Dr. Shah Discusses Food Allergies & Exercise-Induced Anaphylaxis at the XXII World Allergy Congress
Dr. Shah presented his findings on Food Allergies and Exercise at the recent XXII World Allergy Congress, where he spoke on the importance of waiting 60 minutes after eating before exercise.
Columbus, OH (PRWEB) June 26, 2012
In December, Dr. Summit Shah, allergist at Nationwide Children’s Hospital, was asked to present his findings on food allergies and Exercise at the XXII World Allergy Congress. In his presentation, the Ohio allergist cautioned individuals to be mindful of reactions with food allergies and exercise.
Being asked to speak at the Congress was a tremendous honor for Dr. Shah and his research team. “We are pleased that the World Allergy Organization appreciated the importance of our findings enough to invite us to speak,” stated Dr. Shah. “Like us, they believe that allergy patients and clinicians need to be aware of the various forms of food allergies.”
Dr. Shah, allergist at Dublin Methodist Hospital, discussed two patients who experienced anaphylactic reactions after eating foods they were not previously allergic to, and exercising shortly after the foodwas ingested. The first, a 23-year-old Asian male, had a reaction to cashews after exercising, despite having eaten them previously without any problems. The second, a 42-year-old male, had a similar reaction to shrimp. In both cases, the patients exercised less than 60 minutes after eating.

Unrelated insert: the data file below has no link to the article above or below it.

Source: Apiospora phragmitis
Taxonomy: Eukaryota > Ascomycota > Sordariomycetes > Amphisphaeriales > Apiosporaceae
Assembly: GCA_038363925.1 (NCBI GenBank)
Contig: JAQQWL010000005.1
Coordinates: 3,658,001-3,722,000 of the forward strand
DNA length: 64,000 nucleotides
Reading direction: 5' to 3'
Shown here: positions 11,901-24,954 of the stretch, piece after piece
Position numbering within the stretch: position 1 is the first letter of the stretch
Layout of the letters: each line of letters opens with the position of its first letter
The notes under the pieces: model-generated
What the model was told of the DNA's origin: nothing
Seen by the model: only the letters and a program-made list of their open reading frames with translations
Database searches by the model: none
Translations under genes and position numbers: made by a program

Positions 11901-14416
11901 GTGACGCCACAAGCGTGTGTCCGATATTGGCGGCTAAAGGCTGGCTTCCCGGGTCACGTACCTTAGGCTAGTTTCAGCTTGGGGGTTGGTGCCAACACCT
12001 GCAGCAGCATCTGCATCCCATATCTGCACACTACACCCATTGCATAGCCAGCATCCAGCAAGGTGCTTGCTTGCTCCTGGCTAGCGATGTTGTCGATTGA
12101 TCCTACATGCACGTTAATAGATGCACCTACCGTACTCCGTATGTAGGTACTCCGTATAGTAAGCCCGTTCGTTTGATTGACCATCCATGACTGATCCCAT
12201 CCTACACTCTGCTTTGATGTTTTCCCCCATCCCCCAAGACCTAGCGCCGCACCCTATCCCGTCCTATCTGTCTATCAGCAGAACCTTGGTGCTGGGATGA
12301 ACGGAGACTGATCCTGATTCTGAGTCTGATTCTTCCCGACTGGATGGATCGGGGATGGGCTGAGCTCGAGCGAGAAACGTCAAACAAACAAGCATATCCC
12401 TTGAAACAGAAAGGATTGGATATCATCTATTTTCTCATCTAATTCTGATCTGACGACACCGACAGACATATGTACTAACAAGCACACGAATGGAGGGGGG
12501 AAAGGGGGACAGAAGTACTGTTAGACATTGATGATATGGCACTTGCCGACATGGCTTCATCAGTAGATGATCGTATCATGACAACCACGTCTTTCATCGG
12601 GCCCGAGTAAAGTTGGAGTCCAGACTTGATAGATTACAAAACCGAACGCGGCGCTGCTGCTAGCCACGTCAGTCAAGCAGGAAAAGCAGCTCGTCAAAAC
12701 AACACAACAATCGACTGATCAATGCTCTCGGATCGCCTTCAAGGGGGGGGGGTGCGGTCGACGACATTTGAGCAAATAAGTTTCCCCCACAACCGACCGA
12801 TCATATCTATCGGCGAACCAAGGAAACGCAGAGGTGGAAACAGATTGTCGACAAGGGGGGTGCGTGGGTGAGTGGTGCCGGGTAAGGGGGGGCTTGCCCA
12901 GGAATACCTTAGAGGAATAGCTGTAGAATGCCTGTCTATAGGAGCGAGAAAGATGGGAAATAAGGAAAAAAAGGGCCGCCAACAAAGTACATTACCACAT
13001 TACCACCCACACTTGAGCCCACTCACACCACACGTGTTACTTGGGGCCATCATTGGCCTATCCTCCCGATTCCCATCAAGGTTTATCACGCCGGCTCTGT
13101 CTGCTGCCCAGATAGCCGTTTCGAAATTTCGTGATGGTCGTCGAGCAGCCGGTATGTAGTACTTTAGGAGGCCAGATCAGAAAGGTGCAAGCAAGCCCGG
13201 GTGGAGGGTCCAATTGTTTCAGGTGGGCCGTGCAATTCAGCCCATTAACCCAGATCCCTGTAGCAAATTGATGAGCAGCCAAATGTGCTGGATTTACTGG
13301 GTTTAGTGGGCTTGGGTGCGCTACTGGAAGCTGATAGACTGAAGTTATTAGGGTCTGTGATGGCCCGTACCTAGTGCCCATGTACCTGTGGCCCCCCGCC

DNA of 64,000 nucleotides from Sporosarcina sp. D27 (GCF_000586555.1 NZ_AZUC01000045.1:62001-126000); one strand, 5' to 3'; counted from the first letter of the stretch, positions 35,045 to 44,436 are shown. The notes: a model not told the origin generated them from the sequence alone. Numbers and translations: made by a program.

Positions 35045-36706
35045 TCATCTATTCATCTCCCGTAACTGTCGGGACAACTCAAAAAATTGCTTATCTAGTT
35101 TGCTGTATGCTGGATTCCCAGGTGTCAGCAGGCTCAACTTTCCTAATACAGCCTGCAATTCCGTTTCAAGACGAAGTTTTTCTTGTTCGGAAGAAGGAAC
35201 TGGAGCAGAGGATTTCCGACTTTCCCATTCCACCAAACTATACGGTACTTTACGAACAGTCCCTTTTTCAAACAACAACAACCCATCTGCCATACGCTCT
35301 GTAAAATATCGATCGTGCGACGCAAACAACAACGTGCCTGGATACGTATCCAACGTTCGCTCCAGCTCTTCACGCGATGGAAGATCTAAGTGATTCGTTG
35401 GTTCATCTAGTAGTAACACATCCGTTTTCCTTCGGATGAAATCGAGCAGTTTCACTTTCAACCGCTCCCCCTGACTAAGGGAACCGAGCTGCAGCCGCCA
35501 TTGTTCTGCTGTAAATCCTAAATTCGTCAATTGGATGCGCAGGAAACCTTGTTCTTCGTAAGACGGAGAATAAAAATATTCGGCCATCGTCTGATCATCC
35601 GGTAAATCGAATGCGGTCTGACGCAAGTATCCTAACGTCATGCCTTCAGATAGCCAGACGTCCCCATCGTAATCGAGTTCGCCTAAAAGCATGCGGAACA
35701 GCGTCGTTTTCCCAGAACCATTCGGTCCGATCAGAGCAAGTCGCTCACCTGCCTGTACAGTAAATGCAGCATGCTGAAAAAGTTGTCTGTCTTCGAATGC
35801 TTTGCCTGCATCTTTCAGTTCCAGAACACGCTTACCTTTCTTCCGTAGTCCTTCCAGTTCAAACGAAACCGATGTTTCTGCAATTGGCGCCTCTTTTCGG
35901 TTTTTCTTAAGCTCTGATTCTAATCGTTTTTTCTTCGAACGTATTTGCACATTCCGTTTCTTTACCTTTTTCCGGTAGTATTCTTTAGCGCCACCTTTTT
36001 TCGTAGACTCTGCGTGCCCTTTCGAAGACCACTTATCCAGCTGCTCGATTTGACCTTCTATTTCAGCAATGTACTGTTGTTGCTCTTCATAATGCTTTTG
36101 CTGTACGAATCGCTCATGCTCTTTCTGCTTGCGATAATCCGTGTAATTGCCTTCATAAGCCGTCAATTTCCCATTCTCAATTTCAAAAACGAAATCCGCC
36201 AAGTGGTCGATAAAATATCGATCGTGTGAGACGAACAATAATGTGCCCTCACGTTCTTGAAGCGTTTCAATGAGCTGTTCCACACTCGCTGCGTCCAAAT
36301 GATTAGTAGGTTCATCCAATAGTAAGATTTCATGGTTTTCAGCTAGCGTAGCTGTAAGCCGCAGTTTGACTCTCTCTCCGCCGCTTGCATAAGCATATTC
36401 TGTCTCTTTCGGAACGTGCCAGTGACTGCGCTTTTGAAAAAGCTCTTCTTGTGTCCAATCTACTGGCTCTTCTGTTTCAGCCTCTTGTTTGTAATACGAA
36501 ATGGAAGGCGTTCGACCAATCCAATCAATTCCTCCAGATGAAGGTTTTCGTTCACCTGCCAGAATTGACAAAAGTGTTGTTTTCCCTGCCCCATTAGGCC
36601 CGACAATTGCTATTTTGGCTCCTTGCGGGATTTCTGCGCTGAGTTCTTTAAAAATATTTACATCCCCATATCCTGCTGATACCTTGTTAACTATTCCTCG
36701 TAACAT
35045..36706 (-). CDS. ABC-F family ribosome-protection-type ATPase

“What was interesting about these findings,” stated Dr. Shah, “was that the skin prick tests were inconclusive. In the first patient, he tested positive for a reaction to cashews, but the second patient tested negative. Based on this, we believe that anaphylactic reactions after food ingestion followed by exercise can be more common than with food ingestion alone.”
The study also suggests that patients can have an anaphylactic episode to a food that they are not actually allergic to if they exercise after eating it. “We believe that allergen absorption increases in a post-exercise state,” stated Dr. Shah. “For this reason, we recommend that people who have food dependent exercise-induced anaphylaxis only exercise on an empty stomach, waiting at least 60 minutes after eating to exercise. This time frame appears to limit the chances of a reaction.”
What is frightening about this particular situation is that the anaphylaxis may be unknown to the patient, because it does not present as a food allergy unless the food and exercise are mixed. Because the reactions are life threatening for many patients, Dr. Shah reminds clinicians that they should be aware of the possibility, and should consider this combination when taking patient histories.
Dr. Shah is passionate about educating people on food allergies. “Unlike other allergies, food allergies are usually life threatening,” he said. “My goal as an allergist is to teach people how to manage their allergies and find ways to avoid allergens altogether.”